KBS Reference Desk: Public Information on Private Devices

Q:       Some of our Board members communicate with the superintendent and administrative staff via text messaging from their personal device. Most of the communications are not related to District business, but recently the superintendent and one Board member had a lengthy texting exchange regarding an upcoming agenda item. Do the Board members and superintendent need to save or copy these communications?

 A:       Yes. Communications between school board members and school officials created in the course of government business are public information and subject to the Public Information Act. Senate Bill 944, effective September 1, 2019, clarifies the obligation of current or former officers or employees of governmental bodies who maintain public information on a privately-owned device to either forward the information to the governmental body or its server, or preserve the information in its original form in a back-up or archive and produce such information upon request by the district’s public information officer.

The Texas Public Information Act (“TPIA”) defines public information as “information that is written, produced, collected, assembled, or maintained in connection with the transaction of official government business.” Tex. Gov’t Code § 552.002. Most importantly, public information includes all electronic communications concerning district business, regardless of whether it is communicated from a personal device or account. The Texas Attorney General has confirmed this interpretation in multiple decisions; however, until now, the text of the TPIA has not been altered or amended to clarify storage obligations.


SB 944 places a burden on school officials and employees to ensure that any communications regarding district business are properly preserved. Under SB 944, a school Board member, superintendent, or other officer or employee of the district is considered a “temporary custodian” of public information if the person creates or receives public information in the transaction of official district business but does not provide such information to the district’s public information officer. The bill allows a temporary custodian two options: (1) forward or transfer the information immediately to a governmental body or a governmental body server to be preserved, or (2) preserve the information in its original form in a back-up or archive and on the privately owned device. Additionally, if the district public information officer requests the information, the temporary custodian must surrender it to the public information officer within 10 days after the request is made. Failure to surrender the information is grounds for disciplinary action and could result in other penalties under the Public Information Act.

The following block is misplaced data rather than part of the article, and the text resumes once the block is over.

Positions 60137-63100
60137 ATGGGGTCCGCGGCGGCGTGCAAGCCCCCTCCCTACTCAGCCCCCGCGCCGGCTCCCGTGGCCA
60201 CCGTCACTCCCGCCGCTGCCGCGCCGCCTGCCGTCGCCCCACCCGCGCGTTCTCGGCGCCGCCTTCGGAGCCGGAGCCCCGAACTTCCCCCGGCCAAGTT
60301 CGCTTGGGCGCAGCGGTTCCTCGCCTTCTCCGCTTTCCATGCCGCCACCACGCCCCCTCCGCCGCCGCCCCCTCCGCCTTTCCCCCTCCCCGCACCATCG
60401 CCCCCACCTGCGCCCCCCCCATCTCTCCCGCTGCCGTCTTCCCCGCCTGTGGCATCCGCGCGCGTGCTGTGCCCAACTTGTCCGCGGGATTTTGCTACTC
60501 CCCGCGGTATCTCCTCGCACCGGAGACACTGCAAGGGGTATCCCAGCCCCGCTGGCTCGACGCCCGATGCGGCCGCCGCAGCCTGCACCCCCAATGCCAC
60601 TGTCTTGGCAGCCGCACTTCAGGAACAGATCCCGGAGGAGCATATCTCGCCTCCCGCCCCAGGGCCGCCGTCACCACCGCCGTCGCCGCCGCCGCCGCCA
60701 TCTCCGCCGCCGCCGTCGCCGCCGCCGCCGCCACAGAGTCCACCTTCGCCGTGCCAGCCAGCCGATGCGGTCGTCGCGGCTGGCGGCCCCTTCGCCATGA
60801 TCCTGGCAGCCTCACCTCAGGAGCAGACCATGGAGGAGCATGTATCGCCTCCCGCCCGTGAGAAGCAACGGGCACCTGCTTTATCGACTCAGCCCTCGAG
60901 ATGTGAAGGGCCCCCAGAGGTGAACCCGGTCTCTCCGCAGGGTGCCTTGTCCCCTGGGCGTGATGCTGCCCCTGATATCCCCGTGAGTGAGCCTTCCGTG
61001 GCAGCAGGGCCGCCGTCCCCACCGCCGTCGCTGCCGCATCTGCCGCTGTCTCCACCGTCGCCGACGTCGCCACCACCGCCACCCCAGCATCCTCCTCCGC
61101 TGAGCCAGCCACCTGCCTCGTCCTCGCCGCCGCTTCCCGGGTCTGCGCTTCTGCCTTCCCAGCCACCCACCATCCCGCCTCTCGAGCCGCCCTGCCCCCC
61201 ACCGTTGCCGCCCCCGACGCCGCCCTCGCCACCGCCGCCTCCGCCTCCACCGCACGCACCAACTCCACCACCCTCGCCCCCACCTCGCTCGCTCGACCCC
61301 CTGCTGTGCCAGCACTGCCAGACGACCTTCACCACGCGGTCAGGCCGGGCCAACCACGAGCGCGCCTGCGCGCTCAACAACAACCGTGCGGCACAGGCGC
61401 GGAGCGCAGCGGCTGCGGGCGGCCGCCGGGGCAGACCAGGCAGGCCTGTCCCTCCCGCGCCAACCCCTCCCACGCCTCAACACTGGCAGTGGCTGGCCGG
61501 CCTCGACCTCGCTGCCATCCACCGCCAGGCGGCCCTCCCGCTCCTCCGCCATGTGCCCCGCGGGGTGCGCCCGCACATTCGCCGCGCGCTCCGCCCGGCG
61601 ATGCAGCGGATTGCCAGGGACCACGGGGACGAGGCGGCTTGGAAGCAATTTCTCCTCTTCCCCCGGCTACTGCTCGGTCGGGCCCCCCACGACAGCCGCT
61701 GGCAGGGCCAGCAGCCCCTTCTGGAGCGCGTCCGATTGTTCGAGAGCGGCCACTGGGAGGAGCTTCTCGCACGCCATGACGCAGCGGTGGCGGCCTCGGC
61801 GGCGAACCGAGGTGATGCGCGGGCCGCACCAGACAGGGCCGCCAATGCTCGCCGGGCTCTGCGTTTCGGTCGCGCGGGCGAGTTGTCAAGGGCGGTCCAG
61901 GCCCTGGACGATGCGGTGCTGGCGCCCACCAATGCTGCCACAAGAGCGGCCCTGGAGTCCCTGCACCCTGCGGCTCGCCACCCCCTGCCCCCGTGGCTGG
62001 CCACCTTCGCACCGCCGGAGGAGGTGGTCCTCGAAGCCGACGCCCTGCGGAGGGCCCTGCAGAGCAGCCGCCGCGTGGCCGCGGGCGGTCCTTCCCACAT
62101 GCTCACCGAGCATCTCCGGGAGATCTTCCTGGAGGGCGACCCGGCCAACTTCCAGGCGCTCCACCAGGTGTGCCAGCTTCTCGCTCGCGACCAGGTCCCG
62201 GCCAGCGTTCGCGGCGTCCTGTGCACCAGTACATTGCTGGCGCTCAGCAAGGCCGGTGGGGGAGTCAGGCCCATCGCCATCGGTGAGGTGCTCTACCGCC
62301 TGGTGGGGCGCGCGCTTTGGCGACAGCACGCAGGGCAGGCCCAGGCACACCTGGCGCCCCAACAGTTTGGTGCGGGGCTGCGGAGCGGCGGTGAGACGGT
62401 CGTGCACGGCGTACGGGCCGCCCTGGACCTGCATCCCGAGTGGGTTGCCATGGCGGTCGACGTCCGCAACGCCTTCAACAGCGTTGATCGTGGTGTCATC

In the scenario above, both the superintendent and the school board member are temporary custodians of the public information contained within their text exchange. Both individuals have a responsibility to either forward the parts of the exchange containing district business to the district or district server, or to preserve the exchange. If the public information officer requests the information (for instance, in response to a TPIA request), the temporary custodian must surrender the public information within 10 days or be subject to disciplinary action and penalties under the Act.

While the law does not prohibit district officials and employees from using personal devices to conduct district business, the ramifications for failing to properly preserve public information can be serious. In order to minimize the burden on individuals, school board members, administrators, and other district officials and employees are strongly encouraged to avoid using personal communication tools, and especially texting, when conducting official district business. Rather, school officials and employees should consider using school district email accounts and/or communication apps such as Remind 101, which can be directly linked to the district or district’s server, or easily accessed and forwarded to the district’s public information officer. If you have a question as to whether a communication is considered public information, contact your school attorney for clarification.




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